While these and other scientific findings are highly technical, altering the uterus to impede implantation is a common mechanism cited in much of the popular medical literature as well. The website WebMD explains that hormonal contraceptives including the pill, patch, and vaginal ring function, in part, “by making the lining of the womb inhospitable for implantation.”[16] The Physician’s Desk Reference, which contains FDA-approved product information, has stated that while the primary mechanism of OCs is inhibiting ovulation, “other alterations include … changes in the endometrium which reduce the likelihood of implantation.”[17] Evidence of a possible abortifacient mechanism extends to the oral contraceptives themselves. A cursory review of the labels for seven current FDA-approved OCs reveals that six of them list “changes in the endometrium [that can] reduce the likelihood of pregnancy” as a mechanism of action.[18]

It is important to note that these scientific findings raise a separate, although closely-related, challenge. Walter Larimore and Joseph Stanford argue that because there is evidence to suggest that OCs (particularly progestin-only formulations) can have post-fertilization effects that lead to the loss of the embryo, physicians have a moral duty to inform their patients of this reality:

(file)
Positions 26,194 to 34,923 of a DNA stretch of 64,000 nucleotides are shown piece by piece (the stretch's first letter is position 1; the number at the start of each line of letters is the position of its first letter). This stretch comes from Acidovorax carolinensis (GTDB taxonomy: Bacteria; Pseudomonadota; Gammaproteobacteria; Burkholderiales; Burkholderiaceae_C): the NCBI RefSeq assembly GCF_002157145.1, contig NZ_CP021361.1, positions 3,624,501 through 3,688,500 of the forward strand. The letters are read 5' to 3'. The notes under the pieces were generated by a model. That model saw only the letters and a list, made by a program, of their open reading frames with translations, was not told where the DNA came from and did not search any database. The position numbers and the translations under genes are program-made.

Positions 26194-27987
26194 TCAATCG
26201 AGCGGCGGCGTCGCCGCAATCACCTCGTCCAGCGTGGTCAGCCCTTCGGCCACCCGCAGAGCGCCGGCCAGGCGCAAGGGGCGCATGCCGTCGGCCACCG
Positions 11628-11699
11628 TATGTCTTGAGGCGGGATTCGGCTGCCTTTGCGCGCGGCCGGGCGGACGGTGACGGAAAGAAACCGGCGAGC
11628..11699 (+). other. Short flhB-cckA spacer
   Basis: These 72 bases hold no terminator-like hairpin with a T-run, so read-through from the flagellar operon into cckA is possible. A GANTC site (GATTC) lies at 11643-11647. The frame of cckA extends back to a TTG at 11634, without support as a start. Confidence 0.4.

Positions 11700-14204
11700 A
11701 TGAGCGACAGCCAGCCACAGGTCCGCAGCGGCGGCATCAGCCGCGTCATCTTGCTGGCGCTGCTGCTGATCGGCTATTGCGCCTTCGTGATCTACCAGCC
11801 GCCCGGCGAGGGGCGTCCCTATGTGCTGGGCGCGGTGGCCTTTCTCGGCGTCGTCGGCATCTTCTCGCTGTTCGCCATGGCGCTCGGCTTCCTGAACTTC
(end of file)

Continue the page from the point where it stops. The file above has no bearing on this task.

[W]e believe that the lack of information regarding postfertilization effects in patient information materials about OCs represents a potential failure to provide complete informed consent. Furthermore, if this mechanism of an OC violates the moral requirements of a woman, then failure to disclose this information seriously jeopardizes her autonomy. If information about the mechanism of an OC is deliberately withheld or misstated, then an unethical deception occurs. Failure to disclose information that might lead a patient to choose a different method of treatment is generally considered to be unethical.[19]

The question of contraception vs. abortion is highly relevant for legal reasons as well. In federal law, the Church Amendment (1973) protects the right of hospitals and individual health care providers to refuse to provide or participate in abortion and sterilization on moral or religious grounds, and it safeguards conscientious objectors from discrimination. As the 2011 Interim Final Rules require the provision of contraceptives with known abortifacient mechanisms, as well as sterilization, the HHS mandate is in direct violation of this amendment. The Weldon Amendment, which has been included in every Department of Labor and HHS appropriations bill since 2004, extends conscience protection to any individual or institutional health care entity that refuses to pay for or provide abortion coverage. Particularly relevant for this discussion, the Amendment specifically defines a health insurance plan as a health care entity.[20] Thus, according to Weldon, no health insurance plan can be forced to provide coverage for abortion, but this is exactly what the HSS mandate now does.